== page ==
But in the wake of the BVSU board's adoption of the new policy Wednesday, the president of the local teachers union has voiced concerns. Not only do the restrictions raise questions in themselves - the district is the first in the area to adopt such a policy - said union President Brian Howe, but he is perplexed that the document states "this policy has been agreed following consultation with the Arlington Teachers' Association."
"It should not have said that. The union has not been formally approached by the board to even comment on it," Howe said Thursday. "I'm not quite sure how that made it into a draft policy."
Howe said he would have expected the union or faculty as a whole to be asked to review any policy that changes how the staff may use sites such as Facebook and Tw i t t e r .
Maureen Harvey, Policy Committee chairwoman, did not return calls seeking comment Thursday or Friday, while Superintendent Karen Gallese could not be reached as she was out of town Thursday and did not work Friday. BVSU Chairwoman Diane Jennings also could not be reached Friday. When the school board first discussed the issue in September it held off warning the policy to make sure the principals, attorney and union had a chance to read
Howe said Thursday he was unsure whether the union will raise issue with the content of the policy as it is written. "I can't make an opinion for the association because we really haven't vetted it ourselves," he said.
Howe did question whether the school board discussed how the policy is to be enforced, or the consequences if it is violated, neither of which are clear in the policy.
"Generally if you're going to write a policy ... especially when restricting what people can do, you should have some sense of how you're going to enforce it and what you're going to do if someone is violating the policy," Howe said.
Speaking only for himself, Howe, who said he seldom uses his Facebook account and does not "friend" students, said he has concerns with how restrictive the policy is. "It may not take into account times when some parts of the policy would prevent a teacher from doing a job," he said.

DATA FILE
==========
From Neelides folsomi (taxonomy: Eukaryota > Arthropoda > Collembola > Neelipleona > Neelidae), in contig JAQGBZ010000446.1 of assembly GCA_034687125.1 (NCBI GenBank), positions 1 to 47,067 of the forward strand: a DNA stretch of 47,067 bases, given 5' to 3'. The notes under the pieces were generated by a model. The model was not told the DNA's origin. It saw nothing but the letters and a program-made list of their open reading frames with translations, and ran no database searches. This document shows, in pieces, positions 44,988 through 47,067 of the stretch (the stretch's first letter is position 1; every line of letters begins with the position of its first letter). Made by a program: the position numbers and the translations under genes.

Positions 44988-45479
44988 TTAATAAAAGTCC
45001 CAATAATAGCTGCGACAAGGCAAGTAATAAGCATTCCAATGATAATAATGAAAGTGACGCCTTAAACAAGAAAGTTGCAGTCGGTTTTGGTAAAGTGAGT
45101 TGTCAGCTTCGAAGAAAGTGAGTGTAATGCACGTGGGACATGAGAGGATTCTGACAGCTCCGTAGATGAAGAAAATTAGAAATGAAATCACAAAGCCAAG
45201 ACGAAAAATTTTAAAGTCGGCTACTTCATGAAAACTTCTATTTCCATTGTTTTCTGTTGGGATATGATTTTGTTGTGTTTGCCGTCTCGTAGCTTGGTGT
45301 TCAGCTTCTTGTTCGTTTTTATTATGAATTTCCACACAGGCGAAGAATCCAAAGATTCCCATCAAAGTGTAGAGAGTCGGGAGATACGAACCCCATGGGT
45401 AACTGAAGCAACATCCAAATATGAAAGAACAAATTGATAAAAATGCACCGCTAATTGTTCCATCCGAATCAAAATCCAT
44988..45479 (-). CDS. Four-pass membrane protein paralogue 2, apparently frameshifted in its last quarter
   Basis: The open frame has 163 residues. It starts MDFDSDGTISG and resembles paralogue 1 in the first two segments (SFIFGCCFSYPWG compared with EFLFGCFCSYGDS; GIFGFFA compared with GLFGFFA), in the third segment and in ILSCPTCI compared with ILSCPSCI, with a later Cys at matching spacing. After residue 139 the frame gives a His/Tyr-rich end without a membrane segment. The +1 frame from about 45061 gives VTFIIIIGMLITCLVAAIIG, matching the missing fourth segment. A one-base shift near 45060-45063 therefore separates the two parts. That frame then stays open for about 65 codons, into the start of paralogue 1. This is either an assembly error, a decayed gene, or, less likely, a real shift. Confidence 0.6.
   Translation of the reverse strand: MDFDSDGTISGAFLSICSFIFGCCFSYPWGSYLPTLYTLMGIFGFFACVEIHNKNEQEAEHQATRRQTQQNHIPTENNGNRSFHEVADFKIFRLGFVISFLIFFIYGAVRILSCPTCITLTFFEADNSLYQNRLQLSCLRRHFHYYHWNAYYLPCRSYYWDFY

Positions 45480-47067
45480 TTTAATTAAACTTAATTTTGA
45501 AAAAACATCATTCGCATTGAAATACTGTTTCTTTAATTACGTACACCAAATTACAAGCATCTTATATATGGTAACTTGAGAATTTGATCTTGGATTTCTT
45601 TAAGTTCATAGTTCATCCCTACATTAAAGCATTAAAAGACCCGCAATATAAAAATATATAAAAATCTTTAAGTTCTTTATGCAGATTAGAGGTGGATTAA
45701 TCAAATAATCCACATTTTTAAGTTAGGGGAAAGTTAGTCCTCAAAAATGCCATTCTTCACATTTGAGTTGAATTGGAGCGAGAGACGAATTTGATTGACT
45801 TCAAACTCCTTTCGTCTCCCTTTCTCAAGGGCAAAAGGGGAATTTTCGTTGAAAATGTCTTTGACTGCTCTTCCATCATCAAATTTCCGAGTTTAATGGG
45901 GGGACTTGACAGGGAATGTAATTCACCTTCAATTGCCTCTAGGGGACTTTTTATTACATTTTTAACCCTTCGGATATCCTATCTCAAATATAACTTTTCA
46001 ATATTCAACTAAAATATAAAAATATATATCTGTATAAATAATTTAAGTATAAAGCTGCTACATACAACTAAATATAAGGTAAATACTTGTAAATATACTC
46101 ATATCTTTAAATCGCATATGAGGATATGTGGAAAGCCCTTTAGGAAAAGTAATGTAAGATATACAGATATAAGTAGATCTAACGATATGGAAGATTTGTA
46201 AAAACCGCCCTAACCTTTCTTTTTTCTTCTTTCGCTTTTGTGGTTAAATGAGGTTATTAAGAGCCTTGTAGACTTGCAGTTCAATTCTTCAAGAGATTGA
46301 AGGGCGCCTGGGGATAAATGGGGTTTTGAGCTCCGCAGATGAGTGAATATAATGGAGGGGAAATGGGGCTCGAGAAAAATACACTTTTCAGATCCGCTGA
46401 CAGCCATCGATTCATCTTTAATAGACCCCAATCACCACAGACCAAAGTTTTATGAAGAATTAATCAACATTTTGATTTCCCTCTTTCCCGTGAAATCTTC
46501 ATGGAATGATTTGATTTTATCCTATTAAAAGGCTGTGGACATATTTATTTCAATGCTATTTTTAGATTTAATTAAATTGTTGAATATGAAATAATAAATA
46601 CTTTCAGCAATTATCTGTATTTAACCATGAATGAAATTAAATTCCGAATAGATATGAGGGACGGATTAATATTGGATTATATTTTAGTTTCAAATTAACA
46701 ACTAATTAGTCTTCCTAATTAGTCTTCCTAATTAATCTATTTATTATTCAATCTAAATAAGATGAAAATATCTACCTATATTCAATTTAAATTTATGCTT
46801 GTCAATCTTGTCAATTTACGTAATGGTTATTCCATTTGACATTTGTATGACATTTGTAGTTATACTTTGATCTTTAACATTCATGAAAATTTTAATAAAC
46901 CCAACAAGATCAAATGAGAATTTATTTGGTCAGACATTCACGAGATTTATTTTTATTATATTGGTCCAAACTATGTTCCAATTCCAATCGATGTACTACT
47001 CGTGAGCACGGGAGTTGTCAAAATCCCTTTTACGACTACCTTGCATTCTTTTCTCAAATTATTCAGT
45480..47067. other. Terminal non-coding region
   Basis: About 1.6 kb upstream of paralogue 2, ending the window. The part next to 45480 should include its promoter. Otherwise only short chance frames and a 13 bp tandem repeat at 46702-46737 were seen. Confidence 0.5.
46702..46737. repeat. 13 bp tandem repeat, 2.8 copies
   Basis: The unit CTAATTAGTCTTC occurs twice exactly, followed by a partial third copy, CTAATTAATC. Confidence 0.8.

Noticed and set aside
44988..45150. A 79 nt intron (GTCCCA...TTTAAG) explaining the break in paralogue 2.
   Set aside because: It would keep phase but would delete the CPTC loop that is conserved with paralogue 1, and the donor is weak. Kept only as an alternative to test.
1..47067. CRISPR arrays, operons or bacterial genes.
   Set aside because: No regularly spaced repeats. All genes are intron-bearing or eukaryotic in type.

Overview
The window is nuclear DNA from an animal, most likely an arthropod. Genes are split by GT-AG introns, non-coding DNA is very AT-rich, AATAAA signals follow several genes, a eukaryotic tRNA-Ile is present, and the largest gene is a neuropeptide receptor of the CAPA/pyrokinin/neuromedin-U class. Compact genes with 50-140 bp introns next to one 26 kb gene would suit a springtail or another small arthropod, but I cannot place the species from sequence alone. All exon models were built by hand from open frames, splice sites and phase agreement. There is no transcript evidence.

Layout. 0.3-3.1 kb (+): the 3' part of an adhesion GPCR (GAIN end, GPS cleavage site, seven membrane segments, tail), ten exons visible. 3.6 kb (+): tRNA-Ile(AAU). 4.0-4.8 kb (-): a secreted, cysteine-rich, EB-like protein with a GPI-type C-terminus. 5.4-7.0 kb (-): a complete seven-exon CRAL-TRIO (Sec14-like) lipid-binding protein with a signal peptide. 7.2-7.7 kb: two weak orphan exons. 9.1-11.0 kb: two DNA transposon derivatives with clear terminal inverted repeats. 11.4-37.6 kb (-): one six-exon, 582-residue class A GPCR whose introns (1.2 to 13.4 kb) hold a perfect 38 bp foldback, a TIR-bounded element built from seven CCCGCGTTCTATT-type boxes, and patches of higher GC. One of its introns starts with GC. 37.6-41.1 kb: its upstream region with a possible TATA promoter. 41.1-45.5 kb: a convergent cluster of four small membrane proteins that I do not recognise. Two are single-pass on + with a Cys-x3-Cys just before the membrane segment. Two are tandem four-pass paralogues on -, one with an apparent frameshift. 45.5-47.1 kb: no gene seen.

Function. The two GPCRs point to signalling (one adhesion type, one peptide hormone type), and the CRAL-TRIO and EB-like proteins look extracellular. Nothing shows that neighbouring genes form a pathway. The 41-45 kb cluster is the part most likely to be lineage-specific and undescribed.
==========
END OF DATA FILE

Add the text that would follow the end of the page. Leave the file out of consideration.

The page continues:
Also troubling to Howe is that the board approved the fourpage policy Wednesday even though the agenda made no indication the policy would be discussed or voted on. "It wasn't on the agenda, and that's a problem in itself. If I had seen that I would have made sure I was there," Howe said. In addition to the attentiongrabbing parts of the policy, there are directives for employees to obey all Internet-related laws, follow confidentiality requirements, and refrain from defamation of character, to name a few.
The policy also looks to separate employees' personal and professional lives. For instance, the policy says employees "should not put any information onto the site that could identify either your profession or the school where you work" as it could damage the reputation of the school.
In September, Gallese said the intent of the policy was to prohibit social networking in the schools, restrict personal or damaging information from being made public, and protect employees from contact that could be inappropriate or misconstrued to be inappropriate.
No other supervisory unions in the area have social networking policies and the Vermont School Board Association, which creates draft policies on various topics for districts to use as templates, does not have one either.
Even though social networking policies are uncommon in this area, the New York City Department of Education approved such a policy last spring that also restricted teachers from "friending" students and prohibited teacher-student communication through social networks other than when the two are relatives or in the case of an emergency.